Creativity @school

When we are born we learn by doing. If we cry we get food and if we fall we get up. When we are four years old we go to school and start learning what other people think we need to know or what they have been told to teach us. As a child, you usually assume that they know what is good for you so you try to understand and learn everything they teach you.

Lately, I have been thinking a lot about the school systems nowadays. I am wondering if the current school systems are teaching what the children need in the future. Nowadays things are changing so rapidly and studies show us that a lot of professions which exist in 2015 will be gone in 10 years from now. This means a lot of people will need to have the capacity to change, to learn and adapt quickly to keep their chances on the labor market. They will need their creativity!

The last decades a lot of new school methods appeared in the Netherlands, so it seems like there are opportunities for changing the system. My thoughts about the possibilities of changing the school systems made me think about the capacity of new ideas to spread. Everett Rogers made a theory called the diffusion of innovations about how, why, and at what rate new ideas and technology spread through cultures. Rogers suggested there are five different types of adaptors of change and that at a certain point the innovation reaches a critical mass. This is when the number of individual adopters ensures that the innovation is self-sustaining.

The five types:

  • Innovators – 2,5% They are the first to want to adopt the new idea or technology. They are always looking for new possibilities to change things.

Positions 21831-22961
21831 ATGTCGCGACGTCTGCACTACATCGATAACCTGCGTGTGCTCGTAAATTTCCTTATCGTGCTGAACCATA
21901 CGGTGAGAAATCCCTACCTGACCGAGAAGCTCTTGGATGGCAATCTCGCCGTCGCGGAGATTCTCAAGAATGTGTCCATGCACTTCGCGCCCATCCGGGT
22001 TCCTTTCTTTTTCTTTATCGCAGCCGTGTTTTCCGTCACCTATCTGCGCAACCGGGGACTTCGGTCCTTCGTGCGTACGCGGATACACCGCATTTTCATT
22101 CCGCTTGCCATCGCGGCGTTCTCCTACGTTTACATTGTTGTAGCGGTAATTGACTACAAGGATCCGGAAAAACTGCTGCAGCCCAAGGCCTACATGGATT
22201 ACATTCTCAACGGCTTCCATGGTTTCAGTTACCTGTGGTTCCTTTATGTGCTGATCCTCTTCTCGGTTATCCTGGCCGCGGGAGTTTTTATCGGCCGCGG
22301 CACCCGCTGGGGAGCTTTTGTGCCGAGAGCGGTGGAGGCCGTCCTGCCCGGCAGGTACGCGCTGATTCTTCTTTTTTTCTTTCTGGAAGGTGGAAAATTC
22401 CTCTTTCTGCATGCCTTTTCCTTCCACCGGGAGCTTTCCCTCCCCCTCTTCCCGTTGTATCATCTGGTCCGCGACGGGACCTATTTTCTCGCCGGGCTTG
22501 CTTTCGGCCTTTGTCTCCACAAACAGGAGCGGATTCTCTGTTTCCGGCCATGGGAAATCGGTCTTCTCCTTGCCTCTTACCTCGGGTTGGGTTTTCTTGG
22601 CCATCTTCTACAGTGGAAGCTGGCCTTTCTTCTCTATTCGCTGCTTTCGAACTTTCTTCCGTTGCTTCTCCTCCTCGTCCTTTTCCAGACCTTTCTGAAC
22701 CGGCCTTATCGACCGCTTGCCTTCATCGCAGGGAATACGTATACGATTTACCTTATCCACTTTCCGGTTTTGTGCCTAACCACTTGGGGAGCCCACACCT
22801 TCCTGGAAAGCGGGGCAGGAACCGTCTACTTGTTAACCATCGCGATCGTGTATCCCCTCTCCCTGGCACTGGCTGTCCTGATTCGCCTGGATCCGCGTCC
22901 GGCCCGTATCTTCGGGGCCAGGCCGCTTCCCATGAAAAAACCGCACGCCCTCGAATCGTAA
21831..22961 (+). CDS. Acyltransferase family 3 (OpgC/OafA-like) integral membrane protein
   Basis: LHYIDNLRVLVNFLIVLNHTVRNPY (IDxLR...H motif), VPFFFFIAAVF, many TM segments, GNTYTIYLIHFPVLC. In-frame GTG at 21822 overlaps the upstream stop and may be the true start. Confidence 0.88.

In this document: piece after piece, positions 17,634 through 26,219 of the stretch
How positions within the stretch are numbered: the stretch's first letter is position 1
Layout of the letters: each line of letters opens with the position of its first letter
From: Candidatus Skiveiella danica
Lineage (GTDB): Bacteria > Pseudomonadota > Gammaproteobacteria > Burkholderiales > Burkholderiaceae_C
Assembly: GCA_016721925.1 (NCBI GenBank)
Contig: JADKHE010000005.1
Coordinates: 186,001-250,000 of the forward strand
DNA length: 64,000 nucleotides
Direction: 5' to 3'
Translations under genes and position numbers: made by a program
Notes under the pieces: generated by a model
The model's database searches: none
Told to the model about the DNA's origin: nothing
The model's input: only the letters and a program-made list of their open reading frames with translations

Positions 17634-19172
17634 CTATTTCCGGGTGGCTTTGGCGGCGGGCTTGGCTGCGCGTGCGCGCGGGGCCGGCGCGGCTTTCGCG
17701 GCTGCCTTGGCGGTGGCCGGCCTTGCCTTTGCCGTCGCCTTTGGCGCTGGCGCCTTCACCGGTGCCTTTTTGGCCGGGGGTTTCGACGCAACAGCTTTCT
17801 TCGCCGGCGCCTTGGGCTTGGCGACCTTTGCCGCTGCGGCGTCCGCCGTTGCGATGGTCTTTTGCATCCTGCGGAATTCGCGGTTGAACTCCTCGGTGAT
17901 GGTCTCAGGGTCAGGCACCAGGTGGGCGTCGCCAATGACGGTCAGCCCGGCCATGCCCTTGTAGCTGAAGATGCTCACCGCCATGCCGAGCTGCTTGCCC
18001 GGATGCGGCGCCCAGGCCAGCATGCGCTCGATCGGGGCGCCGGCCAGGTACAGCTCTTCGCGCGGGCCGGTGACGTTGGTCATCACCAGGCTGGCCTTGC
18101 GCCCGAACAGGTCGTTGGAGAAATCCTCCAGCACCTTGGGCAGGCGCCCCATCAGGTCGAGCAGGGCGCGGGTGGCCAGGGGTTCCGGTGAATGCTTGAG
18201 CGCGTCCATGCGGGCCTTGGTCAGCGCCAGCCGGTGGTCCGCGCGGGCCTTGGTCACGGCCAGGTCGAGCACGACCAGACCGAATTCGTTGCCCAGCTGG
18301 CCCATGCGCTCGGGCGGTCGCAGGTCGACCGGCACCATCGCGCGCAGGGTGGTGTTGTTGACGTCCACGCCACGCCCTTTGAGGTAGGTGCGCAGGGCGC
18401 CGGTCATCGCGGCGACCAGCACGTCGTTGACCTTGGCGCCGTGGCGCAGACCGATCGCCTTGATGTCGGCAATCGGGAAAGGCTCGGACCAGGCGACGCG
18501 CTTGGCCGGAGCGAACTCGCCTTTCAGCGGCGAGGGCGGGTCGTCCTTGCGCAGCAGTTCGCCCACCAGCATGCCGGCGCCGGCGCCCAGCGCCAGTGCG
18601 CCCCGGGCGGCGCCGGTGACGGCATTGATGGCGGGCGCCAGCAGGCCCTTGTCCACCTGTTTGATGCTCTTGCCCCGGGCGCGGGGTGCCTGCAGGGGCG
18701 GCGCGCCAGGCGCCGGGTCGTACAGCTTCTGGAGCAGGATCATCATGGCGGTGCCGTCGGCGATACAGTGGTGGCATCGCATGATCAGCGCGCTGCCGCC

• Early adaptors – 13,5% These individuals are also looking for new ideas and technologies, but they are more discreet in adopting choices than innovators
  • Early Majority – 34% The people who are part of this group first need some time before they believe the advantages of the innovation.
  • Late majority – 34% They are skeptical about innovation and adopt it after the majority of society has adopted it.
  • Laggards – 16% These persons are the last to adopt an innovation and are usually more focused on traditions.

What I have learned from this theory is that if we want new ideas to spread and change to happen, in school systems or somewhere else, we have to get as many people involved until we reach the critical mass. I don’t know where we are right now in the process of changing the school systems, but I do think things are changing. More and more people are starting to question the current systems. I believe innovation is a necessity, because of the rapidly changing world we are living in right now, which makes it more difficult to anticipate on what the economy will look like in the near future. What we need is creativity!